9. I respond with trepidation that my comments will be construed as the pot calling the keg black but I shall.

    #10 – It’s amazing but true. Maybe they just psyched themselves up too much for the event, lol.
    #9 – I did a spit take on this one. So funny and so true.
    #4-8 – I think these mostly come down to experience, and are they improving each year…or choosing to cut corners. We know we didn’t do the best with these as we “grew up” (with our beer lists for example), but we strived to and now have phone apps and accurate maps etc.. Sometimes its the organizers…sometimes its the Distributors fault in getting available product lists the week of festivals.

    I’d like to add my own 2 pet peeves as #11 & #12 from the Event producer’s perspective:

    Things We Would Rather Not See At A Beerfest:

    #11 DRINK TICKET PATRIOTS: People that complain incessantly (in Ohio) online before and after events about having to “deal with” tickets (and proudly report that they were “left with tons of tickets when the event was over”). Learn that it’s The law stupid (especially if you are doing “a review” of the event)…. that there has to a “meaningful transaction” with every taste….not our choice, but it’s the law. The idea is for you to have enough tickets so that you’ll try that oddball beer or brewery you have never heard of or would have never plopped down $9.99 on to try something funky and creative. They’re also intended to keep you from not just drinking your ” old reliables” because you don’t want to waste a ticket on something different. You can’t advertise or host unlimited sampling as in other states. Believe me…I’d much rather not purchase 15,000 ticket cards and kill a tree. I’m getting old and the Damn things are heavy and make a mess! Pennsylvania, as wacky as some of its alcohol laws are, at least gets this right – open unlimited sampling – and we have less mess and no increase in problems or drunkenness.

    #12 RARE BEER BITCHING: We buy every special keg we can get our hands on. No I couldn’t get that Russian River Pliny…..that rare Gueze or quadruple bourbon filtered spruce quintuplet IPA. Most people don’t seem to realize that Event Organizers are hamstrung by the Law. If a Brewery and/or specific beer is not available (as in registered and distributed in Ohio) we can’t buy it and give it to you. Sad but true. There may be some movement on this shortly, but that has always been the case. We do get a decent number of rare or at least difficult to find beers at our festivals, but you have to also consider what is in the Brewery’s best interest. Do I give Cincy Winter Beerfest four Half Barrels of Zombie Dust, or do I give them two and have 6 sixtels to host 6 big events at some loyal bars around the area over the next few weeks? The idea for them at a festival is to show you what they can do and get you to want to seek them out in the future…. not guarantee you a night with access to their most select beers. That’s what their Beer Dinners and other intimate events are for.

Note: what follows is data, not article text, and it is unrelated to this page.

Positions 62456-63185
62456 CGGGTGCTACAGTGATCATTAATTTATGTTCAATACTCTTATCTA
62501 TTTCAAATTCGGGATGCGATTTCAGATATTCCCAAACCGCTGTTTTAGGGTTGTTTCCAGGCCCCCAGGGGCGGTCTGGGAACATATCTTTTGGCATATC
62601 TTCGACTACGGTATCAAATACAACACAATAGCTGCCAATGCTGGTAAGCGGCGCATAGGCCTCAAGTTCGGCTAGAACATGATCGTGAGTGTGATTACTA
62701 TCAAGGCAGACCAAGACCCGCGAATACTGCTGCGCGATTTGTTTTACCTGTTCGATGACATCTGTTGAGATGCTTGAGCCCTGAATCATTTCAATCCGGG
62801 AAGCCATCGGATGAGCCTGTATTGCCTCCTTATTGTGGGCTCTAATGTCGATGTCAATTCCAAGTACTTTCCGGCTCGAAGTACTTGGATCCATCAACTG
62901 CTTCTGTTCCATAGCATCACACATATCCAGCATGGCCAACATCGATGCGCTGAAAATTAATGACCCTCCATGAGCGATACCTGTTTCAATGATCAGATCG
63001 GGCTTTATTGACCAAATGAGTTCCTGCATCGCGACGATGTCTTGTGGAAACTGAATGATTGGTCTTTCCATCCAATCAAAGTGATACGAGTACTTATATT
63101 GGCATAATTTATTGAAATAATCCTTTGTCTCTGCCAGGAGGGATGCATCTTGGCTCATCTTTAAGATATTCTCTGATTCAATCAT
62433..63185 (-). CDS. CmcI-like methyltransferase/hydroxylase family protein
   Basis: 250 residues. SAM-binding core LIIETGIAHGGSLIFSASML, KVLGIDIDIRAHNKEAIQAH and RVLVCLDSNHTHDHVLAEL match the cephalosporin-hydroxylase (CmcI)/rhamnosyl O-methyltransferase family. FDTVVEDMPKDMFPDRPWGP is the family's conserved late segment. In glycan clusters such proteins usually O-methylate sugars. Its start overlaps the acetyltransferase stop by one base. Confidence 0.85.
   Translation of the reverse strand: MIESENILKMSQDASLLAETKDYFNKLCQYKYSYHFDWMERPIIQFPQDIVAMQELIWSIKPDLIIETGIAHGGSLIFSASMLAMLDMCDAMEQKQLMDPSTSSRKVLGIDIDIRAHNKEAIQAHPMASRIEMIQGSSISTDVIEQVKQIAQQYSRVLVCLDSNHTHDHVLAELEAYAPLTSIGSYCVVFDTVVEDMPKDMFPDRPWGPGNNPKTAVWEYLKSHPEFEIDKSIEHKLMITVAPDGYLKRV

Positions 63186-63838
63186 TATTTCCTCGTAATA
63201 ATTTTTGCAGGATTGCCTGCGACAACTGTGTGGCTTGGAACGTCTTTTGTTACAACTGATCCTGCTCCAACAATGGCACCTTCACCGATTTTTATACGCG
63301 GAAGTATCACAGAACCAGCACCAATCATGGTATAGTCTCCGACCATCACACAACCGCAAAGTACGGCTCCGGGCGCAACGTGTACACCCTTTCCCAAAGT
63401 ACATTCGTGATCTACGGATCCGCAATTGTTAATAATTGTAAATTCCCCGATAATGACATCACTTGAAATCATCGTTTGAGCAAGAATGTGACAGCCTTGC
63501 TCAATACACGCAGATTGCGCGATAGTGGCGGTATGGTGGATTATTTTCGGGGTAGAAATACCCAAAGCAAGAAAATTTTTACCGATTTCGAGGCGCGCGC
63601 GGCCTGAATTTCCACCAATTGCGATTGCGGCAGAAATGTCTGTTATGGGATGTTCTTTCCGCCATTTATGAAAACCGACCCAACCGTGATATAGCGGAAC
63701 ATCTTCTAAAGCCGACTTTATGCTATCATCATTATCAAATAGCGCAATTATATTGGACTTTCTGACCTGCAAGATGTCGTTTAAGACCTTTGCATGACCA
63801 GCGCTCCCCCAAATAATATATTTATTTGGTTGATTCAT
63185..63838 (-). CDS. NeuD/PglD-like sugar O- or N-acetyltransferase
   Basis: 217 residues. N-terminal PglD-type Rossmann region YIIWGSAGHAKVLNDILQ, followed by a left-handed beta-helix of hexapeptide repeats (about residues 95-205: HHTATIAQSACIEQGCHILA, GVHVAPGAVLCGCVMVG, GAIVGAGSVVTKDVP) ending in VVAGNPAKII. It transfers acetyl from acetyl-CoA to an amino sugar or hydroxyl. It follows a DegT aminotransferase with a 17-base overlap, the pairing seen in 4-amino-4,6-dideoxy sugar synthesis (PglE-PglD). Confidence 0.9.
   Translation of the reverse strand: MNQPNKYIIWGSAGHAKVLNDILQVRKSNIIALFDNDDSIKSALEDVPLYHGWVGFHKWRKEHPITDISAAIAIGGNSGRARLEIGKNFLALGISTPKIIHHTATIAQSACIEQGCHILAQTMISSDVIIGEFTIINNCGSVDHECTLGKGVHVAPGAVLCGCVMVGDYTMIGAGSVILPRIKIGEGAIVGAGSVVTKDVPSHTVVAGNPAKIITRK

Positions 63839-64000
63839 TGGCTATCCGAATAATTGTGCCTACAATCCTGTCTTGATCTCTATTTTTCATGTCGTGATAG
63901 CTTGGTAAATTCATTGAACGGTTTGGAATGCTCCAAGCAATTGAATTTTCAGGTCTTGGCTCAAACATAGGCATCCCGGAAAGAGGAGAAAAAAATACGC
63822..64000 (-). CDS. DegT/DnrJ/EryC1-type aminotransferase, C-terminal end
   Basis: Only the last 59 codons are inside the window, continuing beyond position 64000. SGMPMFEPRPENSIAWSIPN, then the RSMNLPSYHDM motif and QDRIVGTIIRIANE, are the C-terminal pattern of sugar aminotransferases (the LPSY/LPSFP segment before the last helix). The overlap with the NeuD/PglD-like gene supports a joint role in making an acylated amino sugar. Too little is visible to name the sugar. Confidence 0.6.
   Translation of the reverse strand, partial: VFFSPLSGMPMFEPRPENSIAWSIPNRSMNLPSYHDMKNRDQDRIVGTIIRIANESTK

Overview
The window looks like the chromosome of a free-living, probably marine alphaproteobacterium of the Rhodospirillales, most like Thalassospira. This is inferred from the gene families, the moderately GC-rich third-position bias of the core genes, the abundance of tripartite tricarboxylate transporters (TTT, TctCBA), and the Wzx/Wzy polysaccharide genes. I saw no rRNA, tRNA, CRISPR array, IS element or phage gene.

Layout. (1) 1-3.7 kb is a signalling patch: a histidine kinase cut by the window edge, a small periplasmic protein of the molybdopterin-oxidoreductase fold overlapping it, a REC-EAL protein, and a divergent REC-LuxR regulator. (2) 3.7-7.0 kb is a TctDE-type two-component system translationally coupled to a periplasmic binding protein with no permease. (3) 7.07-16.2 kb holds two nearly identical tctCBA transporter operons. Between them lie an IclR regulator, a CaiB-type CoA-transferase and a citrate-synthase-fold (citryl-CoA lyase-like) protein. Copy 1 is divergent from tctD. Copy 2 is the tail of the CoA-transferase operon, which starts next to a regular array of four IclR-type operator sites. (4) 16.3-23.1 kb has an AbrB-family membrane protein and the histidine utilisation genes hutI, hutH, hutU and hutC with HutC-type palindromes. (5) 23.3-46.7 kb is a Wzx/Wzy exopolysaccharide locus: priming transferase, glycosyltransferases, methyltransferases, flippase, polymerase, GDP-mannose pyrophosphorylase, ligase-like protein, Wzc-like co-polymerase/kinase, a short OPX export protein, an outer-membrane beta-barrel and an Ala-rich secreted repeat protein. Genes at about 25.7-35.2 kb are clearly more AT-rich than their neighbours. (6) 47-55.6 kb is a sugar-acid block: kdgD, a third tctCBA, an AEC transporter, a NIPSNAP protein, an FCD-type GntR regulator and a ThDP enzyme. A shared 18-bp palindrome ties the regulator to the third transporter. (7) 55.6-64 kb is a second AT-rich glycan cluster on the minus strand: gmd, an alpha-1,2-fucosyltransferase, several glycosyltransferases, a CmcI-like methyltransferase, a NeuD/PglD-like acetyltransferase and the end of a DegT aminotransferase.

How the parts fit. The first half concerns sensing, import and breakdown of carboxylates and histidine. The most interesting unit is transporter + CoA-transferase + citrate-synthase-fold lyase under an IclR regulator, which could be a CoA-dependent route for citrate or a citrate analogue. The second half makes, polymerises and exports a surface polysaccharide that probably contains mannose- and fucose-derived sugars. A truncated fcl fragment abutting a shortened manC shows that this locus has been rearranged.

Thanks Tom & Carla….no need for therapy now… it seems I found a place to vent! 🙂

  10. I agree with almost all of these except the mobility scooters. Handicapped people aren’t allowed to attend these festivals? That’s harsh and unfair.

    1. A fair question. Substitute a wheelchair for a scooter and the problem goes away. It’s the “being propelled by a motor” part that’s the problem. A motorized wheelchair is a tougher call, but a standard one won’t cause a problem. They’re much more maneuverable than a stroller.

  11. Not one for crowds, I only used to go to one beer festival: Fremont Oktoberfest in Seattle. I learned to show up at opening time, about noon on Saturday. Kid in a candy store, I was, glibly rolling my bicycle inside, tokens in pocket, booth guide in hand and the world my beery oyster. Long about 6:00 it was about time to leave as the loud, rowdy masses began to fill my wonderland.

  12. It’s an amusing an insightful list. Unfortunately, I don’t seem to be able to decode #1. Can anyone translate that into standard English for me please?

  13. Everyone that participates in the beer festival business at every level would have something to complain about, I am certain. I supply beer to a lot of festivals and can tell you that the organizers and participants put a lot of work in to making things go smoothly and still it doesn’t always work that way.Some put in more work than others.

    I can also tell you that every year we have more people wanting to hold beer festivals and all of them expect the rarest of the rare beers, all want brewery reps etc It is becoming very difficult and breweries are learning to work with those who do it right. We are lucky enough to have good organizers here in Cincy.

    As for pourers knowing what they are sampling, please provide a solution, we’d welcome it.
    As for standing in line for a lengthy period of time? Your choice, but with so many beers available I’d go on a treasure hunt.My suggestion would be to have realistic expectations of your festival experience and you won’t be let down, and afterwards, if you do have a gripe please send it along.We all have an interest in making festivals a more wothwhile experience.

  14. I have been a volunteer pourer at three events. One of those I was assigned to a booth of a brewery I had never heard of and they had no rep’s in attendance. Seems the Distributor was using the event to introduce a new beer to the area and the guy who set up the kegs and coldboxes was the driver of the “Bud Truck” I looked like a fool but could do nothing about it. I tasted the product, pronounced it garbage and gave reccomendations to other booths.